Friday, April 17, 2020


Today came the announcement that I was dreading, but expected nonetheless. Our governor suspended in-person learning in our schools for the remainder of the 2019-2020 school year. I sat with that for a bit. 

I will not see my current class in our classroom again.

We will not have another quick write together.

They won’t get to have the fundraising run we had been planning for May.

We won’t get to wrap up the year together with a celebration on the last day while we stand in an empty room and I give each one of them one last tearful hug.

My heart is a bit broken.

I had asked each class on Wednesday in our weekly Zoom calls how many of them thought we would go back to school this year. Not one. Kids said they hoped we would, but realistically didnd’t think so. 

Either did I.

So, it came as a surprise to me that this hit me so hard. I knew it was coming. Heck, I’m grateful for it. If one kid in our district got terribly ill with this virus because we resumed school too early, I would feel horrible. I hate staying home and not teaching, but I will gladly do it to help our healthcare workers and protect our community.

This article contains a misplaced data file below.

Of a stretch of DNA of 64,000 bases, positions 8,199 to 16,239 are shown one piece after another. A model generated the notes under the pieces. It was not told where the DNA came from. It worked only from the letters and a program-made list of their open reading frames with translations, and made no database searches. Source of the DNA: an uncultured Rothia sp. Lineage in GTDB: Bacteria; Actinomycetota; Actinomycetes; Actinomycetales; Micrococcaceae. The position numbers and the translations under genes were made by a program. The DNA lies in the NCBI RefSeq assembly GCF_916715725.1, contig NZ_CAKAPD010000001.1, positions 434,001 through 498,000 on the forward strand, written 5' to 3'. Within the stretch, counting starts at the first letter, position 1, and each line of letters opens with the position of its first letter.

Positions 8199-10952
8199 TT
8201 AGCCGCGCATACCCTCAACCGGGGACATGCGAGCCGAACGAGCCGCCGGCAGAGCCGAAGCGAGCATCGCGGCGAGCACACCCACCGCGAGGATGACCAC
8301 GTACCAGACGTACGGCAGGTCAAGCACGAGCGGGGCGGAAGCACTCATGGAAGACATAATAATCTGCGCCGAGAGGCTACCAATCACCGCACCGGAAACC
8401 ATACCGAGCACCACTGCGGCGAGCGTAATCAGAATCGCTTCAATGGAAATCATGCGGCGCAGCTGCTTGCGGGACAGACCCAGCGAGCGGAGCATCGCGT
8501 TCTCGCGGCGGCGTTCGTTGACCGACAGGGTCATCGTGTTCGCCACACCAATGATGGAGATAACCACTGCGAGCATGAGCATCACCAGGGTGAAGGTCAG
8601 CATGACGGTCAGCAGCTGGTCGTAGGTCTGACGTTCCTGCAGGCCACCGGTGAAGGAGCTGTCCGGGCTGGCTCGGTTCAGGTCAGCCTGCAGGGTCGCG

It still stinks.

This afternoon I went to my school. I drew my map for my custodian of where everything goes and I closed up my room. I stood there, before I left, and took it all in. April 17th, over a month before the end of the school year, and my room is done. I hate this.

Then I walked in my house and sat down to have some lunch. Glancing down at my phone I saw lots of notifications - emails, videos, Padlet poems - from my students. I began replying, got into several conversations, and my heart lightened. Our classroom is closed, but we are still together, still learning. They are still taking my breath away by some of the poems they are writing. I’m still in awe of them on a regular basis.

Doesn’t mean that this sight didn’t hurt just a bit.